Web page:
As the pack of thoroughbreds made their way down the backstretch, he inched his way forward. Coming around the final corner it was a sprint to the finish. With the crowd on its feet, the lead horses thundered by, Hot Rod among them. Caught up in the fervor, I too hollered and jumped and pumped my arms in the air. And just for a moment, I forgot about everything else. Even the pandemic.

In retrospect, I’m not sure I could have imagined a better way to reenter the world. The Derby forced me to rip my COVID Band-Aid off with one quick yank. Sure, a bit of skin came off with it. But given my level of reluctance, I needed to be thrown into the deep end of the pool. Just as all of us developed a way to live apart, each of us needs to find our way to come back together.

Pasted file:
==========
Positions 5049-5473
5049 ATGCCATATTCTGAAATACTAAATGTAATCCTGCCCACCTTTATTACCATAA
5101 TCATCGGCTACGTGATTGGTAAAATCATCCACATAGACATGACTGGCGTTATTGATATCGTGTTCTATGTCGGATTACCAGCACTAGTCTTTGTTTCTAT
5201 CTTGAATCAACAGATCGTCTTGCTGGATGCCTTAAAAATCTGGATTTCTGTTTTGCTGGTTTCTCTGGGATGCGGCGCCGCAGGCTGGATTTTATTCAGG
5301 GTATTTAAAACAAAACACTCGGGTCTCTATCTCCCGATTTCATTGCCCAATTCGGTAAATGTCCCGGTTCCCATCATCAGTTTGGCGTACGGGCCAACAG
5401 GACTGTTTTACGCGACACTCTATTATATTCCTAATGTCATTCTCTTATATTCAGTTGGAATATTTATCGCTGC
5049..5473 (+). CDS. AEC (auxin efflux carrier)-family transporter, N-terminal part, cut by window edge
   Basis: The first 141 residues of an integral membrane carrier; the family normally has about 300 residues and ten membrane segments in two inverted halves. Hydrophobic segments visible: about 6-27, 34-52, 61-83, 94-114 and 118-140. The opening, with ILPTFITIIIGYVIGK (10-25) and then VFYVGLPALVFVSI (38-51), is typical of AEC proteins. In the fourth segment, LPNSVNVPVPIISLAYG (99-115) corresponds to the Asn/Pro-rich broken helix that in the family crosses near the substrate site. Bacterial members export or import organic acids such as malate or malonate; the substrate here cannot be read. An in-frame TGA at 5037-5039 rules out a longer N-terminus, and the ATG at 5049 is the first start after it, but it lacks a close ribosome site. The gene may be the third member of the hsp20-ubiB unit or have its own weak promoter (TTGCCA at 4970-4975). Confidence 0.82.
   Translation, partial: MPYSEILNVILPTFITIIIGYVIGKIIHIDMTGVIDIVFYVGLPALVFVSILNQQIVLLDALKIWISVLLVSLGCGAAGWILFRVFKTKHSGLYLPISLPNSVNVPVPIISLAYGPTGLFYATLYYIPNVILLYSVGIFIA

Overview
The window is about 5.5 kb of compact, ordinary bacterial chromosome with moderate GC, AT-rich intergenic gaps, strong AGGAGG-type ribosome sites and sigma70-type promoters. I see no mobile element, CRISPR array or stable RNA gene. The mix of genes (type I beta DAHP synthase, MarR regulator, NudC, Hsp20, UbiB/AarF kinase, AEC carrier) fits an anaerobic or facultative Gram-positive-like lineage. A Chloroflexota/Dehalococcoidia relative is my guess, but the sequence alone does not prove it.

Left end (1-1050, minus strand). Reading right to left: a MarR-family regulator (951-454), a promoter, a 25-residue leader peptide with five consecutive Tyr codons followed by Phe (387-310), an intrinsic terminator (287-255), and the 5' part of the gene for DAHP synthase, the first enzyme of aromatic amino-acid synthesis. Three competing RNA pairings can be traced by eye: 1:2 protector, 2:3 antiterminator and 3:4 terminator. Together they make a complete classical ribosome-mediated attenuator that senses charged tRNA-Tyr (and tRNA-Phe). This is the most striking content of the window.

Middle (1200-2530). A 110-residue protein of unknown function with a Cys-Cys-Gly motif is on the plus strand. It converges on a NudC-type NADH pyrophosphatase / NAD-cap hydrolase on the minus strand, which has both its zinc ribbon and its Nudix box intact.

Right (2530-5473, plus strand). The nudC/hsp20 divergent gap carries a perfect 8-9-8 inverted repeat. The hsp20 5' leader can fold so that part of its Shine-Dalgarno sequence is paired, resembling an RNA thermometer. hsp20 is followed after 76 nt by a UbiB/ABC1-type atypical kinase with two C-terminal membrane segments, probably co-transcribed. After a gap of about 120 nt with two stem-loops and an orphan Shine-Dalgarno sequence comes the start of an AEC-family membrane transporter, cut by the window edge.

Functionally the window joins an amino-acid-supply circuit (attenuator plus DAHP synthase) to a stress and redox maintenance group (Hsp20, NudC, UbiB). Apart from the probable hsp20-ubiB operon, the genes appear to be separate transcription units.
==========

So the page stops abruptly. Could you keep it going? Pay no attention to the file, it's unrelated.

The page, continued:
Leaving the cocoon is still a tricky business. My advice? Place your bet and hope for the best.

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Related:

Anne Gardner Twitter Cognoscenti contributor
Anne Gardner is an Episcopal minister and currently leads the chaplaincy program at Harvard-Westlake, a private high school in Los Angeles.